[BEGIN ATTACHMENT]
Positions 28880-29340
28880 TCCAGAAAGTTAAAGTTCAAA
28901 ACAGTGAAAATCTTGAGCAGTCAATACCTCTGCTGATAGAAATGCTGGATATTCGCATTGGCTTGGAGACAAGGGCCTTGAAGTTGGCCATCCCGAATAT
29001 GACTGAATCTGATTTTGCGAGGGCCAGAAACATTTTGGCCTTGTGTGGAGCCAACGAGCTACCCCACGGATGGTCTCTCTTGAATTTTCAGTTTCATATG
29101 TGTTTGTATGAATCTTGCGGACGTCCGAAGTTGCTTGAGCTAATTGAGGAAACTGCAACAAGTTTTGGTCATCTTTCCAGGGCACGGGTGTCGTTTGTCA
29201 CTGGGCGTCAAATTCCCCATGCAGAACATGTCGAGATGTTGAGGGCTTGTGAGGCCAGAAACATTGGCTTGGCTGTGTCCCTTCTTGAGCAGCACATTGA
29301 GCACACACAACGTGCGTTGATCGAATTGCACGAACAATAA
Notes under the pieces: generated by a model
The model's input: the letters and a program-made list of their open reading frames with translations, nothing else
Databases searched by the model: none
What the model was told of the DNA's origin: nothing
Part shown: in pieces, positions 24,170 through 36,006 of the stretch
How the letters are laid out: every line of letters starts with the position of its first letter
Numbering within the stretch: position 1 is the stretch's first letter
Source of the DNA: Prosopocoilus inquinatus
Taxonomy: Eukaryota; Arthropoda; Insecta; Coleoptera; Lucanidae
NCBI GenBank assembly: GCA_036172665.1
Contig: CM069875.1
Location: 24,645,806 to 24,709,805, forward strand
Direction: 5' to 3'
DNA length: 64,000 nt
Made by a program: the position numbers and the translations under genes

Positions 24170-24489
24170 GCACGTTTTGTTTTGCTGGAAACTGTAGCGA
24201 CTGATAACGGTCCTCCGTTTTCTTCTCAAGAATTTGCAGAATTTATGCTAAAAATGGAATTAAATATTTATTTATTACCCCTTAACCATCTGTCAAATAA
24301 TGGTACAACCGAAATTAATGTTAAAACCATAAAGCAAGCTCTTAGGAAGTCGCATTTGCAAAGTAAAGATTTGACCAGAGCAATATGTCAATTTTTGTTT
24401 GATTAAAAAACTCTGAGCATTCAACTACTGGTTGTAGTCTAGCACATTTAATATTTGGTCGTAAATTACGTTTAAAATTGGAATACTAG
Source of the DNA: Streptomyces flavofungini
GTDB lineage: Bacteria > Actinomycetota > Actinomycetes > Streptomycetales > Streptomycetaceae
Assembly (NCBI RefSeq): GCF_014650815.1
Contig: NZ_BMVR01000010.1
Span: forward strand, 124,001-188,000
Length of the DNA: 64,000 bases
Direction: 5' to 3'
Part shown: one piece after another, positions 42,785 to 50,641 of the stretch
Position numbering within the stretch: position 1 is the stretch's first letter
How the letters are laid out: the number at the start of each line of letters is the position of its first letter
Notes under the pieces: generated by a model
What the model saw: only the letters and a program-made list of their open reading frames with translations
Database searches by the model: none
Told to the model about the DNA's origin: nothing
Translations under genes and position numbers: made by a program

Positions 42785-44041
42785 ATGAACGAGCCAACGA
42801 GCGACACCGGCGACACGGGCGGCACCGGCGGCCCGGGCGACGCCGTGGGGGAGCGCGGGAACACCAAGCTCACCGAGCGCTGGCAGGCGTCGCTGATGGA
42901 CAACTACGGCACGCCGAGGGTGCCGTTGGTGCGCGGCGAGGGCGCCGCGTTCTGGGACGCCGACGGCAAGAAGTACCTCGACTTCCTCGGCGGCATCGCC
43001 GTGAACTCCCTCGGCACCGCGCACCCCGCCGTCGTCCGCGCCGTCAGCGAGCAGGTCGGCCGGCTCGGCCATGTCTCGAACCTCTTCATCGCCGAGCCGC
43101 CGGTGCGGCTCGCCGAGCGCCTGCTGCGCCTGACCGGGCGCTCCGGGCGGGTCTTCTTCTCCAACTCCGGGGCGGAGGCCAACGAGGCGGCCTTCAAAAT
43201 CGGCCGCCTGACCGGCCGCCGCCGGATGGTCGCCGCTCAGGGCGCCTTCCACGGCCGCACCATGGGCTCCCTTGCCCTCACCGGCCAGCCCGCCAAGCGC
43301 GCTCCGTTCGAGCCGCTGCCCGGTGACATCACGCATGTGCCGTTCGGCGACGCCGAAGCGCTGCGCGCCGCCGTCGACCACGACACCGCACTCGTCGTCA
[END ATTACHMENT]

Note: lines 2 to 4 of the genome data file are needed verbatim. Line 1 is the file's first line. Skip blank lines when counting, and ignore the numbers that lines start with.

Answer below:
28880 TCCAGAAAGTTAAAGTTCAAA
28901 ACAGTGAAAATCTTGAGCAGTCAATACCTCTGCTGATAGAAATGCTGGATATTCGCATTGGCTTGGAGACAAGGGCCTTGAAGTTGGCCATCCCGAATAT
29001 GACTGAATCTGATTTTGCGAGGGCCAGAAACATTTTGGCCTTGTGTGGAGCCAACGAGCTACCCCACGGATGGTCTCTCTTGAATTTTCAGTTTCATATG